The Church of Ireland has accused the Minister for Education of damaging fee-paying Protestant secondary schools by removing some grants and increasing their pupil-teacher ratios.
Archbishop John Neill says the move strikes directly at the disadvantaged and ignores a long-standing commitment by governments to support a dispersed community, which could not access suitable free schools.
The controversy centres on 21 Protestant schools where Minister Batt O'Keefe has announced he will save €2.8m next year by regularising what he calls 'an anomaly...whereby Catholic fee-charging schools were not getting certain state grants that were paid to others.'
His explanation of the Budget cut has been sharply criticised by Archbishop Neill who recalls that the so-called anomaly was introduced by the late Donagh O'Malley when he was establishing free education. He agreed to give extra funds to Protestant schools catering for dispersed communities while allowing them to continue charging fees. But the schools also distirbute a large portion of their state aid in grants to their poorer students.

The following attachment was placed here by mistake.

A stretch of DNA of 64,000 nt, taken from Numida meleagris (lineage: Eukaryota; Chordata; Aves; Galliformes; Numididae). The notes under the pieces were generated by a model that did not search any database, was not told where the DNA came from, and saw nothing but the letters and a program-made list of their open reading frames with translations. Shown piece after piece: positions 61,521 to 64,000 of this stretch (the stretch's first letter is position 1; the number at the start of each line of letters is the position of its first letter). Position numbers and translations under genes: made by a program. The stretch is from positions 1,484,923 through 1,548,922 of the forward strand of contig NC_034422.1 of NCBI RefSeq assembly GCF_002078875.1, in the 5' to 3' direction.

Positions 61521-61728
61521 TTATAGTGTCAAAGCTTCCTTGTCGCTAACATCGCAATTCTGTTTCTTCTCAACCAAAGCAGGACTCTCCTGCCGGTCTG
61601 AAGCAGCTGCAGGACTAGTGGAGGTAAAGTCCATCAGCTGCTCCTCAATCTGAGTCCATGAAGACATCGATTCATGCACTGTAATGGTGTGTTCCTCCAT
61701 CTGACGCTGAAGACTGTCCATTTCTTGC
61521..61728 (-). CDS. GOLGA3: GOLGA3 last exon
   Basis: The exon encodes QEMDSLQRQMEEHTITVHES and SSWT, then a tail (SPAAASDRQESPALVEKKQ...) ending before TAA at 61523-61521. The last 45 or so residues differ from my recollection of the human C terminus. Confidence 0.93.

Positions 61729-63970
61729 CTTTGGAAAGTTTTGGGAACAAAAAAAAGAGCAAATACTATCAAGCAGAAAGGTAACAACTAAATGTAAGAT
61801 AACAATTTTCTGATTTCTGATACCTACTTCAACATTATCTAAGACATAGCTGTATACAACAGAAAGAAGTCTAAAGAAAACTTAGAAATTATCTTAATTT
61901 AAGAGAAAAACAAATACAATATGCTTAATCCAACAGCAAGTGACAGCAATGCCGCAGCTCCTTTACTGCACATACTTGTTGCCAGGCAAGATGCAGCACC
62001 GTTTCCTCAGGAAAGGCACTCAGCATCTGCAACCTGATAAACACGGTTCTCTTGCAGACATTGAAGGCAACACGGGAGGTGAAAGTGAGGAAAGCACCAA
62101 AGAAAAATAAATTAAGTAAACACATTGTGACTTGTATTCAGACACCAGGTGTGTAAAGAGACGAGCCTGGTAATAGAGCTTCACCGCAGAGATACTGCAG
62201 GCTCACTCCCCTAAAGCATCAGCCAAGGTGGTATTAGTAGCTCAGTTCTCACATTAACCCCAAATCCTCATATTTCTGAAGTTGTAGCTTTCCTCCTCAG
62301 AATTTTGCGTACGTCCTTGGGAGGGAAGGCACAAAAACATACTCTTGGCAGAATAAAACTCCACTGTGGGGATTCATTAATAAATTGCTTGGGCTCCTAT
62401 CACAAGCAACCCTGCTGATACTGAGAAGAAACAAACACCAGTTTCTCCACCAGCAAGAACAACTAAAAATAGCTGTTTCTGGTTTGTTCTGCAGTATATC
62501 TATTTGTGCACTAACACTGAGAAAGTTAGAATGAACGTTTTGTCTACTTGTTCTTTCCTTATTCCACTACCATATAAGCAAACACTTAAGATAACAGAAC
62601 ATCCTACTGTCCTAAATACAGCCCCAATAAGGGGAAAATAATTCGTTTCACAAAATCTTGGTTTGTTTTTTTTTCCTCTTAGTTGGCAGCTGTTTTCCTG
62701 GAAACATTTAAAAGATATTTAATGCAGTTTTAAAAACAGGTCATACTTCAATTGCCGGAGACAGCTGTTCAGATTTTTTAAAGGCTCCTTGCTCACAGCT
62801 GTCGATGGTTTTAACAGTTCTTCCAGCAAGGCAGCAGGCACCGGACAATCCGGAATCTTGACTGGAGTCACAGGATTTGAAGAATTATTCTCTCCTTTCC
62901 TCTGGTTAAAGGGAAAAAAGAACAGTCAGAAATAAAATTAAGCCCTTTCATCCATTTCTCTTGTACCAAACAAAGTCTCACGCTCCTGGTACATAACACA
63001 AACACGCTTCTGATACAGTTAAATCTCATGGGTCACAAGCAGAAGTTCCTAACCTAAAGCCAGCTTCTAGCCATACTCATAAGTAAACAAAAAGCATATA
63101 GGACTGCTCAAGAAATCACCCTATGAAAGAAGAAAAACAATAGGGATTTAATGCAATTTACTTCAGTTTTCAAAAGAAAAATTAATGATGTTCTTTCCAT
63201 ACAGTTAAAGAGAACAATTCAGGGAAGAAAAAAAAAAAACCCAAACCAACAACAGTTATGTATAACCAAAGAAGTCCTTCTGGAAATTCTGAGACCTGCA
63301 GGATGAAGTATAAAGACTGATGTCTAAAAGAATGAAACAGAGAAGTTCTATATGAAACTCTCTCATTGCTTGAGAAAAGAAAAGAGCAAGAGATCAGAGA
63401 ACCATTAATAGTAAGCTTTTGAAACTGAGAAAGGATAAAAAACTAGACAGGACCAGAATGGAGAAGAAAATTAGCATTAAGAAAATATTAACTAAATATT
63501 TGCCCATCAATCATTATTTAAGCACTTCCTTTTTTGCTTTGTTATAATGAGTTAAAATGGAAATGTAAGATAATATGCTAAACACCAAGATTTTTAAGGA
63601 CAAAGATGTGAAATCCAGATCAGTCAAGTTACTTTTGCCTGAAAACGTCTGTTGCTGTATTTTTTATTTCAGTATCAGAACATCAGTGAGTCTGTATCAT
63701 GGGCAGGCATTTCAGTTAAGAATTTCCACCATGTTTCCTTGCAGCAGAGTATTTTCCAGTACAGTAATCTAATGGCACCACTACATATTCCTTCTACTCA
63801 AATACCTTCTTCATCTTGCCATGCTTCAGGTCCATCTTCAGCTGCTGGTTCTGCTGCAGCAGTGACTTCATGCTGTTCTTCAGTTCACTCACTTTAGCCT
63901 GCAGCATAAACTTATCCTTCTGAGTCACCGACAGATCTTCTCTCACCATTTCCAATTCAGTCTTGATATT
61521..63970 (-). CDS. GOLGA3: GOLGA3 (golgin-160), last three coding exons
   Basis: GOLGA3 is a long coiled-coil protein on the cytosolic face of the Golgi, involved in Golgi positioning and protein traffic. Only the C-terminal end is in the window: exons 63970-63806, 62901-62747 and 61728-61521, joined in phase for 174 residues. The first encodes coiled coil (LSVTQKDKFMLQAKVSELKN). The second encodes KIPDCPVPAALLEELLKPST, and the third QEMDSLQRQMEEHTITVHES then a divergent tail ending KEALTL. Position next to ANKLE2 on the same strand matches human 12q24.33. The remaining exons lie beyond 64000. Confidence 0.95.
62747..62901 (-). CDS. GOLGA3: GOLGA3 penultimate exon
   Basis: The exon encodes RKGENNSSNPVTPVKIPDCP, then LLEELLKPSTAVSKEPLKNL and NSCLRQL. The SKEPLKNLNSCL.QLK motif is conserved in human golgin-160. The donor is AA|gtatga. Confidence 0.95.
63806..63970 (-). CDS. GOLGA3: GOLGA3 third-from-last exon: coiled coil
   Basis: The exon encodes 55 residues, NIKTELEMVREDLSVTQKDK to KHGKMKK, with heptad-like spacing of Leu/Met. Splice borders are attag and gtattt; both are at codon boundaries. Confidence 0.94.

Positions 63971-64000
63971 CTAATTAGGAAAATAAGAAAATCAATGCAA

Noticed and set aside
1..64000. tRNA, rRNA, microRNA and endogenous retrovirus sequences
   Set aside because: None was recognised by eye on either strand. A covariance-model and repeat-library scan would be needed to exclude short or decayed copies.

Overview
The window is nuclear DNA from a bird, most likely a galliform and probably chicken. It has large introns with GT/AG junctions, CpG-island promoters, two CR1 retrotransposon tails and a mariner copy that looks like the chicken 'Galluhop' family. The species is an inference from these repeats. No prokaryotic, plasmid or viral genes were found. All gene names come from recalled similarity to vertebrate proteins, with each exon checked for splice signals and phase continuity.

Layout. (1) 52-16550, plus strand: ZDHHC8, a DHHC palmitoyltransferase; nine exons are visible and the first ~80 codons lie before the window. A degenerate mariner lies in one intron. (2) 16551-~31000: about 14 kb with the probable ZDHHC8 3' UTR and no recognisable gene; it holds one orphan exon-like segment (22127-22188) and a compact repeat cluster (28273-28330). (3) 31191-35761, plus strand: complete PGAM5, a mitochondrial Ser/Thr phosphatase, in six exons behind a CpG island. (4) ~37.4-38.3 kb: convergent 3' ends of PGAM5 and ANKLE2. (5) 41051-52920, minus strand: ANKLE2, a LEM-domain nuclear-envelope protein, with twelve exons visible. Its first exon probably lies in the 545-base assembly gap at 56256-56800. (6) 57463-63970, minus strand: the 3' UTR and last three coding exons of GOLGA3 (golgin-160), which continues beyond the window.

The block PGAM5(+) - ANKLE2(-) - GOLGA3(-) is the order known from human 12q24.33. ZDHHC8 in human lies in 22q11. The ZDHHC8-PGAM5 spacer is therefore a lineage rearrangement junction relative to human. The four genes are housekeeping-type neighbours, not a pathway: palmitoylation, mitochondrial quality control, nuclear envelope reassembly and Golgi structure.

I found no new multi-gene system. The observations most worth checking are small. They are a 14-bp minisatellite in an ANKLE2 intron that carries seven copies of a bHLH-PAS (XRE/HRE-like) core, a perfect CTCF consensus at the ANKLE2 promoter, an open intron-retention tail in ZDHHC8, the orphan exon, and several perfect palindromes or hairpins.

The Archbishop says the Minister's cut-back strikes directly at the disadvantaged because it hinders the efforts of the effected schools to provide for a quater of their almost 10,000 pupils who are from families in economic difficulties, including living on the minimum wage or on social welfare.